Few tech companies give much thought to formal induction programmes for new employees. It does not seem to give much benefit at first glance, since it happens irregularly. I have experienced both well-structured and informal induction programmes, and I can wholeheartedly say I prefer the former.
What are the benefits of formal induction programmes? I think the most obvious advantage is its ability to quickly integrate the new hire into the company culture. A common misunderstanding is that people are merely hired for their skills. Why do we need to induct them since they already have those skills? I have previously mentioned that it’s hard to diagnose your own corporate culture, especially once you’ve been in an organisation for a long time. We tend to forget that, yes, there are other ways of doing everyday things like managing source code, conducting team meetings, and handling disagreements. The new team member will bring his or her own culture, and it is our responsibility to bring them up to speed as soon as possible.
This is even more important in the age of the 90-day trial period in New Zealand. Similar probationary systems exist in other countries. It is to both parties’ benefit that new employees can quickly integrate into the organisation. It does no one any favours if the new person flounders about for three months and the organisation cannot get a good assessment if that person is a good fit for the role. A related great book around this is The First 90 Days wherein the author stresses that new managers have only 90 days to prove their value to the new company. I share that view, and I think that formal induction programmes can help accelerate that.
I was reminded of this topic recently at an Agile Auckland Meetup unconference. A small group of us were interested in how to bring new team members into an Agile team. A couple of answers stuck with me. One manager said he does the bare minimum, rarely taking more than 2 hours, and then lets the new employee loose in the team. His position is that he wants people who are unafraid to speak up and ask for help. I believe he also said that people learn quickest from mistakes. I call that the “throwing them in the deep end” technique. I disagree with him that it is an effective approach, but I understand the logic behind it. I doubt there are many induction programmes that are based around that. I would love to hear more if your team throws new people in the deep end.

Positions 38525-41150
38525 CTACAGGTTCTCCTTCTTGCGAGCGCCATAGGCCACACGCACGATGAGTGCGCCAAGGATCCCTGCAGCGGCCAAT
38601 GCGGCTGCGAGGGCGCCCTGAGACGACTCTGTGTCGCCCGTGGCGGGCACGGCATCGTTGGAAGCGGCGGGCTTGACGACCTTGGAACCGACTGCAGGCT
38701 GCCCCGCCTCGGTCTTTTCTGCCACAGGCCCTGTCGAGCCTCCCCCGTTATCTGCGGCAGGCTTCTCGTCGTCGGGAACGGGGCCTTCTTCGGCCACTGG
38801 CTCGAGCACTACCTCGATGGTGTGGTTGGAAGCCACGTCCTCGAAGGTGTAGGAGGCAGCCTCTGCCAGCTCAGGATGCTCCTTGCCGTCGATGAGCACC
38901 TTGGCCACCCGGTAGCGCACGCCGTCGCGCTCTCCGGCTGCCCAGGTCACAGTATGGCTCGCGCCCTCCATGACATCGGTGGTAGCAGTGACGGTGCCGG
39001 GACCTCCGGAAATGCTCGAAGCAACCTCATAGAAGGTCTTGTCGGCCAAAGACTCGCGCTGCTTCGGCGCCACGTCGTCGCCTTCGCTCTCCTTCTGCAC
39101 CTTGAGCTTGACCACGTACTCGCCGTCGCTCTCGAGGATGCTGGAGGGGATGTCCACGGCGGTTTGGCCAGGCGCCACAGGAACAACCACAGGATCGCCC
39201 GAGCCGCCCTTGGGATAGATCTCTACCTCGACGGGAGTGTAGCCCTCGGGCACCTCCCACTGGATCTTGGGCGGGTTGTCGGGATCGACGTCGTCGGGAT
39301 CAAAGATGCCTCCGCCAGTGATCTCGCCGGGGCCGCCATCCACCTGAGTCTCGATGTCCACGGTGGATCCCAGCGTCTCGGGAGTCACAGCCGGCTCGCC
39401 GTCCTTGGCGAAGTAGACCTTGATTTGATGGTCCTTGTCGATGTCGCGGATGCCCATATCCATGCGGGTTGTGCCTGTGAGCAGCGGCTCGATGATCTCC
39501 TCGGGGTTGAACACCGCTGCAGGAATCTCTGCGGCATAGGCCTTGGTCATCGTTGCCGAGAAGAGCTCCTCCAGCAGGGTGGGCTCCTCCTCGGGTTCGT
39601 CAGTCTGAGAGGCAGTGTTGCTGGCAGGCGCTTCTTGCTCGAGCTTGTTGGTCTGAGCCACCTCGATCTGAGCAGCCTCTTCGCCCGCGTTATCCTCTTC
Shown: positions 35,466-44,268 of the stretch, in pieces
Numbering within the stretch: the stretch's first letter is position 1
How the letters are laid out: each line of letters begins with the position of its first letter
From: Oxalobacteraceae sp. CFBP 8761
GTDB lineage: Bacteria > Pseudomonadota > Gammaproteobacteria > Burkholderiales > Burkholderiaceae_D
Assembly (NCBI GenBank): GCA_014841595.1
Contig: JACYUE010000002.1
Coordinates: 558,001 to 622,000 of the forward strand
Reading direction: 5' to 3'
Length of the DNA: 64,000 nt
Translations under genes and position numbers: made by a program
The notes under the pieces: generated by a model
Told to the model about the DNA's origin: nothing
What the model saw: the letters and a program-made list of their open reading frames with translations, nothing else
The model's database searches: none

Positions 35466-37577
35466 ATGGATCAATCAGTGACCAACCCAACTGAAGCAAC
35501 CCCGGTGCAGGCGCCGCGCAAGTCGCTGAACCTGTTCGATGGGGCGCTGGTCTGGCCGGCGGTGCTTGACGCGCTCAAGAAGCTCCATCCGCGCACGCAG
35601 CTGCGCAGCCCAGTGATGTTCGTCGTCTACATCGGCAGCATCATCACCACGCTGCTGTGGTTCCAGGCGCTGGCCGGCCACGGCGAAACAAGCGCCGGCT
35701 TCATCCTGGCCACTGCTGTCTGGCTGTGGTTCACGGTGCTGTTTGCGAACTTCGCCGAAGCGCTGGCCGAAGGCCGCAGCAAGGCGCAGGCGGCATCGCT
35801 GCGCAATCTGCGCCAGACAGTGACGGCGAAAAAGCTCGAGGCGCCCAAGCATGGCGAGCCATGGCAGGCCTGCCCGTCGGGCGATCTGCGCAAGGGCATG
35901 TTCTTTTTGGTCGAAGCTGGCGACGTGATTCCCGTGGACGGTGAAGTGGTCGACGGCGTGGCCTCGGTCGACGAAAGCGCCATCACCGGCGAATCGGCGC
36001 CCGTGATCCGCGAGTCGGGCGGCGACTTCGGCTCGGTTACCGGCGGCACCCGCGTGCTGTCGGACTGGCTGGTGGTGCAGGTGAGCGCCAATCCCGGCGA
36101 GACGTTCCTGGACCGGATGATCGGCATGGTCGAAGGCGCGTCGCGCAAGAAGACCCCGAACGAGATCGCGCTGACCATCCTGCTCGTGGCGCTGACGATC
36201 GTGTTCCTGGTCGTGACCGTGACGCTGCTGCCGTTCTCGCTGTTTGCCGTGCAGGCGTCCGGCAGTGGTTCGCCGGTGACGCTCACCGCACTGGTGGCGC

Another response was also interesting. The team turns the induction process into a User Story, with the Acceptance Criteria being that the new member commits some production-ready code by the end of the sprint. The User Story is owned by all team members, who then have a stake in helping the newbie learn the ropes. I like the fact that putting it in a story fits into the overall Agile methodology, but more importantly makes clear that induction programmes are a team effort. I still feel it is overly focused on the development process and might unintentionally exclude other crucial elements.
I will write more about my own experiences with induction programmes next week, including one approach that I think ticks all the right boxes. Please comment on other induction programmes you have come across in your line of work.